Pathology testing is crucial for the diagnosis of cancer, as well as providing guidance for the best treatment options.
Cancer treatment is highly specialised and many drug treatments are now given based on pathology results that show the drug is likely to be effective. However, this type of testing is limited to specific genes or panels of genes and is ordered when doctors already know some information about the cancer, specifically where in the body it is.
Determining the type or origin of a cancer may seem obvious; if cancer is found in the liver, it’s liver cancer right? Unfortunately, that is not always true.
If a person has cancer that spreads to another area of the body (metastasises), the secondary tumour usually has similarities to the original tumour. These similarities in the cells can be seen by a pathologist examining tissue from the tumour under a microscope.
So, when a cancerous tumour is found that does not have characteristics common to cancers from that part of the body, it is usually thought to be a metastasis – a cancer that has spread from another cancer elsewhere in the body. When the original site of the cancer cannot be identified this is called Cancer of the Unknown Primary (CUP).
Professor Sean Grimmond is from the Victorian Comprehensive Cancer Centre (VCCC) where research is focused on cancers of unmet need; these are cancers where the survival rate is poor or treatment options are limited. Cancer of the unknown primary falls in this group.
According to Cancer Council Australia, CUP is the fifth most common cause of cancer death in men, and fourth in women.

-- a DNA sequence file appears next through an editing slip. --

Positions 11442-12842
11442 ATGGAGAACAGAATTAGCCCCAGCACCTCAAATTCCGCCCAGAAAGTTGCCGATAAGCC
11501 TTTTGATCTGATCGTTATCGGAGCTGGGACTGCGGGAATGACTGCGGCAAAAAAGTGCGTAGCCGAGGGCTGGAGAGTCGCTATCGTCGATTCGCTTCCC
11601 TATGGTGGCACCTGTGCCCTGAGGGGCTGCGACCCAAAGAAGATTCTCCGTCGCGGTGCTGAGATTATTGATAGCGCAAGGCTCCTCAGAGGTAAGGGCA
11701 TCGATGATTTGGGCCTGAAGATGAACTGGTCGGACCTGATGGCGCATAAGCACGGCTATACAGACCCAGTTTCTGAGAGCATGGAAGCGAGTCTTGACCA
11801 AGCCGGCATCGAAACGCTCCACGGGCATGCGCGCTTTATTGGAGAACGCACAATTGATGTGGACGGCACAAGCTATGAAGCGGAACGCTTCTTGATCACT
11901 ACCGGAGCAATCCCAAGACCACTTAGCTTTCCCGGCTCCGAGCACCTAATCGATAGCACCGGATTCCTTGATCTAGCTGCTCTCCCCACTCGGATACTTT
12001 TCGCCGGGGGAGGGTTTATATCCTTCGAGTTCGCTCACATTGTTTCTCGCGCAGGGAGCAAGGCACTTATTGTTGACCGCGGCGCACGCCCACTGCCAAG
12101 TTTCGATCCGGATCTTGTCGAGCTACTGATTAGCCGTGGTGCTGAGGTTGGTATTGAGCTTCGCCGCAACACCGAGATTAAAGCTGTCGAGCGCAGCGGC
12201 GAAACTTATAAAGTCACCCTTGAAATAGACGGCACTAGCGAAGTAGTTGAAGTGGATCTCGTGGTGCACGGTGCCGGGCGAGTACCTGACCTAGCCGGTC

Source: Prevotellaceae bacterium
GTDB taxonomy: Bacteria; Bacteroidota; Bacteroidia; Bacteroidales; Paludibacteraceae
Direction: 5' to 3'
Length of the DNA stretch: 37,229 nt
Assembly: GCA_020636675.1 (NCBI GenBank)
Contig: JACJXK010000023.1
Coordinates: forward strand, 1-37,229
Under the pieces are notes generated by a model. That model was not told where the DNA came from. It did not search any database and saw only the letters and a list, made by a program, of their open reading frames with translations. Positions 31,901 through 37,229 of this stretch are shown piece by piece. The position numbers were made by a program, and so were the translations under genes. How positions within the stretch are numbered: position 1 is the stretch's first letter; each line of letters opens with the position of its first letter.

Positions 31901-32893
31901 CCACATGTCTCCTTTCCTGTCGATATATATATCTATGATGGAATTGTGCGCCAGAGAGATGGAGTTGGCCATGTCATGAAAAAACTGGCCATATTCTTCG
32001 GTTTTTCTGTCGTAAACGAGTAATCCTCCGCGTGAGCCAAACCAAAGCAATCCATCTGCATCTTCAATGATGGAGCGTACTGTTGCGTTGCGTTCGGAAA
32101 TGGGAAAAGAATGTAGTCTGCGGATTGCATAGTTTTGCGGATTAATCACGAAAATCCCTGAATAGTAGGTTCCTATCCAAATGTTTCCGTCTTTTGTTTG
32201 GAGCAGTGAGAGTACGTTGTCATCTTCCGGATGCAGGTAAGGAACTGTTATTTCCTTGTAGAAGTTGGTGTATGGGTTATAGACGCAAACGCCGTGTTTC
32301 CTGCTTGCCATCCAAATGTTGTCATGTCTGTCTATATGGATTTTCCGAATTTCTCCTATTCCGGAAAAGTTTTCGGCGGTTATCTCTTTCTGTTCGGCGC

This means CUP causes more deaths than melanoma or leukaemia.
One reason CUP has a high mortality rate is that it is so difficult to target treatment.
Prof Grimmond says, “In these cases, choosing a drug just based on the tissue of origin can be like guesswork.”
Fortunately, advances in genomic sequencing and scientists’ understanding of cancer DNA are helping to shape new methods for testing and treatment of CUP.
At the VCCC researchers are using genomic sequencing techniques to help patients with difficult to treat cancers.
Prof Grimmond explains: “We want to move from using the microscope for this type of diagnostic to using DNA, because the pattern you see in the DNA can be used to infer the organ of origin.
Also the damage to the DNA in the tumour reflects what type of event triggered the mutation in the DNA that led to cancer developing; whether it’s UV light or smoking or old age. So if you’re looking at a patient that has a cancer of the unknown primary in their pancreas, but you can see a pattern that reflects UV damage, you would start to think that skin could be the origin.”
This research could lead to the development of new specialised pathology tests for CUP patients to help quickly determine the original cause of their cancers, enabling targeted treatment faster.
“This could improve the time to treatment drastically and offer hope for patients where current treatment options are very limited,” says Prof Grimmond.